Whether you believe it or not, evidence is continuing to mount, along with eye witness accounts from people who seem credible and sincere, that the mountain lion has made a comeback in the state of Maine.

Roland’s trivia question of the week:

Name the six teams the New England Patriots have defeated in their Super Bowl victories.

Answer can be found here.

 
 

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6 replies
  1. Sherry garton
    Sherry garton says:

    My son and I had one cross the road in front of our vehicle in searsport maine about 20 years ago. We were stopped and it crossed the rd in front of us, it’s gait and tail were instantly recognized as a mountain lion. When my husband came home from work the next morning he told me there must have been 500 crows flying in the blueberry field, we told him we watched a mountain lion come out of the field the evening before

    Reply
  2. Mark Pantermoller
    Mark Pantermoller says:

    Dear Ms. McGnnis,

    My Name is Mark.

    The Photograph indeed has a wider, more complete lay of the land that the photograph I submitted for this article.
    I will stand behind my photograph which was taken in The State of Maine.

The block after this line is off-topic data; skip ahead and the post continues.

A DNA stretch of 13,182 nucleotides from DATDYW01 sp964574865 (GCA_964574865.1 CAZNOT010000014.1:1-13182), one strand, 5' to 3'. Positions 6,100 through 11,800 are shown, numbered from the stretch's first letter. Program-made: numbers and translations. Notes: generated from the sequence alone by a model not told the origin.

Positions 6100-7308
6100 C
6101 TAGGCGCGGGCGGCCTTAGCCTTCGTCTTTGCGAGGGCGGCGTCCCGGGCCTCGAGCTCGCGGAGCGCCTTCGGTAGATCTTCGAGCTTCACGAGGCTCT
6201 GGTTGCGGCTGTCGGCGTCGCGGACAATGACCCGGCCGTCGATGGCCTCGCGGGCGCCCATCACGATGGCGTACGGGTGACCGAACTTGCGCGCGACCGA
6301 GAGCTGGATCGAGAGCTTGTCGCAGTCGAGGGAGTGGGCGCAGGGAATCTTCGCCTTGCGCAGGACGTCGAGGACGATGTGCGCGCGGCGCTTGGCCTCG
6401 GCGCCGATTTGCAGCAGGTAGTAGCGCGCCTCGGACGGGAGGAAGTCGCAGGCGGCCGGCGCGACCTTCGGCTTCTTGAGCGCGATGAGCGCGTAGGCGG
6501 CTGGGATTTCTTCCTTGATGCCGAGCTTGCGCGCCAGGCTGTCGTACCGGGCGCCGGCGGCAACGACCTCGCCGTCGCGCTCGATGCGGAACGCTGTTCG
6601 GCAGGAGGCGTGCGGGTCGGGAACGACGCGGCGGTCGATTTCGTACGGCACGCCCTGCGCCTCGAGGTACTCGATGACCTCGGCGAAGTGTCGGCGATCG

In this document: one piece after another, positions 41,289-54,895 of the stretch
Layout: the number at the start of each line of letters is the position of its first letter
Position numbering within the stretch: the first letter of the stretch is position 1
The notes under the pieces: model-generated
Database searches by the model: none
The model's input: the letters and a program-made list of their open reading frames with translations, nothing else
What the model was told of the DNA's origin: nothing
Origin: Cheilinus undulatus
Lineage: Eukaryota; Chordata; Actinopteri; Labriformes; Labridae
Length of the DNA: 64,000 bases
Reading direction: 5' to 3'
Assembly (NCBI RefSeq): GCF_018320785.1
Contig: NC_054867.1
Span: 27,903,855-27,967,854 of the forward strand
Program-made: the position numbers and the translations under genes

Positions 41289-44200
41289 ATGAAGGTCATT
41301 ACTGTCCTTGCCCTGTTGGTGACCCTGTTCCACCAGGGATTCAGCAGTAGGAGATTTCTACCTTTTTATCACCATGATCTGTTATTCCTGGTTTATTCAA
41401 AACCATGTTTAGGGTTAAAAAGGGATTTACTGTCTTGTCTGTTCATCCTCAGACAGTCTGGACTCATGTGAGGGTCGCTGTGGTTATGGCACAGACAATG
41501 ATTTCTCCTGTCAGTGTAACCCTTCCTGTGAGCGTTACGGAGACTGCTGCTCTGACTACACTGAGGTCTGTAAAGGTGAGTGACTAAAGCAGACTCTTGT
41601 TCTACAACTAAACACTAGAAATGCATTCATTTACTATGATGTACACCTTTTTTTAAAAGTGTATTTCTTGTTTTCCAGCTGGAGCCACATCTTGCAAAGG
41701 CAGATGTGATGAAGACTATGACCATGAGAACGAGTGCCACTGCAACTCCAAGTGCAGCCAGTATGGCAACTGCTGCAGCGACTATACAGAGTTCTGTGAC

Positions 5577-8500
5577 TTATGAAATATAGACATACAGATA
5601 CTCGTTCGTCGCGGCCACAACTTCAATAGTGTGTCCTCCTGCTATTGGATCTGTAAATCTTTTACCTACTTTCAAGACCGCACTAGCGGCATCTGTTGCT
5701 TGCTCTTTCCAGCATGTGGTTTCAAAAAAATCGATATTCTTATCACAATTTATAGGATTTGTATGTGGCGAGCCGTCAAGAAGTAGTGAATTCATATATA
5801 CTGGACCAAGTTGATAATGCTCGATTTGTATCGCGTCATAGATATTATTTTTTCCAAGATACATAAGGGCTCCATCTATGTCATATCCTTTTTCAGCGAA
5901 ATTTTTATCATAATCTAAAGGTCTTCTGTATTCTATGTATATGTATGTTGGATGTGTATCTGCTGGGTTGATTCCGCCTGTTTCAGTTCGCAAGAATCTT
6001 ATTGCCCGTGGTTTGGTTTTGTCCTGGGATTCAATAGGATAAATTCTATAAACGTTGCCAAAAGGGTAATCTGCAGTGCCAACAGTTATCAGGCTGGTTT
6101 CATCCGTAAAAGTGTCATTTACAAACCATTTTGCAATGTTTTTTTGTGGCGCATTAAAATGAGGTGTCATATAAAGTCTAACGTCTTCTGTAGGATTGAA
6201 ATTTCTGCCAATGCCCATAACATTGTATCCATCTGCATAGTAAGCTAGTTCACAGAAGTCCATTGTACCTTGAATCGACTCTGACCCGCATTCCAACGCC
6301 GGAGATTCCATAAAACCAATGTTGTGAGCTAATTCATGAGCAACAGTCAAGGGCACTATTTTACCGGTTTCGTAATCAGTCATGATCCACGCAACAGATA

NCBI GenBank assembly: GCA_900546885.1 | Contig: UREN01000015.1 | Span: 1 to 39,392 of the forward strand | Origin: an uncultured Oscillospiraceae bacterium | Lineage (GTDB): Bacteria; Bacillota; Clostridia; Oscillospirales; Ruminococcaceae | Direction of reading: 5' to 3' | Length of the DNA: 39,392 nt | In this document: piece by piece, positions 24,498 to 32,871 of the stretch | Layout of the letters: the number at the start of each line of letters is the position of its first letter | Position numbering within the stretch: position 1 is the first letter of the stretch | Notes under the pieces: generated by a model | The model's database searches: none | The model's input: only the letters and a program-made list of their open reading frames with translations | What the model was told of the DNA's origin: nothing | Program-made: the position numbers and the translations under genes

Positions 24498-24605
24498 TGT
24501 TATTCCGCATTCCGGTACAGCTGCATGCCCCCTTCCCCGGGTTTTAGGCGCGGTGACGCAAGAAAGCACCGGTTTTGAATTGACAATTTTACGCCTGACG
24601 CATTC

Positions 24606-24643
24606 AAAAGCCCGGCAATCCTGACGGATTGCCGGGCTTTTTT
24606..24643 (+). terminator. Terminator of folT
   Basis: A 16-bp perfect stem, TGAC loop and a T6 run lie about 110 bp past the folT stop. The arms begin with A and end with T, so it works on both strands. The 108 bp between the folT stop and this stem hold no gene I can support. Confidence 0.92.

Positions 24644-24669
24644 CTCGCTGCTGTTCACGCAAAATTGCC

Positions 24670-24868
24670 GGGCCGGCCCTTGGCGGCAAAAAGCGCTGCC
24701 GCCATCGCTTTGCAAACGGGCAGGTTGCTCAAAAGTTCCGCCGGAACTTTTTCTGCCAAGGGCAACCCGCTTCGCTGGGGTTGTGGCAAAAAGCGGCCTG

I have also been given photographs of this picture being from The State of Alaska and The State of Louisiana.
    Those pictures came from my picture in Maine and circulated from my original.

    The Deciduous tree leaves, Pines in the background and Birch trees also in background leaves both those states Null, and Void.

    You are much like many who want to interject an opinion or a thought based upon nothing you have that is truthful and unbiased. You are not a liar…just not correct. I pride myself as both truthful and belong to no person or group and will stick to my picture.

    Thank you Madman,
    Mark Pantermoller
    Fairfield Maine

    Reply
  3. Ed Fowler
    Ed Fowler says:

    This picture is definitely a hoax. I have seen this same pic numerous times by people trying to get attention. The post was removed when he was called out for it being posted months if not years before from somewhere out west. I have no doubt there are mountain lions in Maine but this isn’t one of them!

    Reply
  4. Charles Lanpher
    Charles Lanpher says:

    I have never seen one, but I have seen a single lone wolf clear as day while deer hunting in northern maine. My theory is that small populations if once prominent species are returning to Maine slowly. The state is just to well forested with conifers to adequately find them all!

    Reply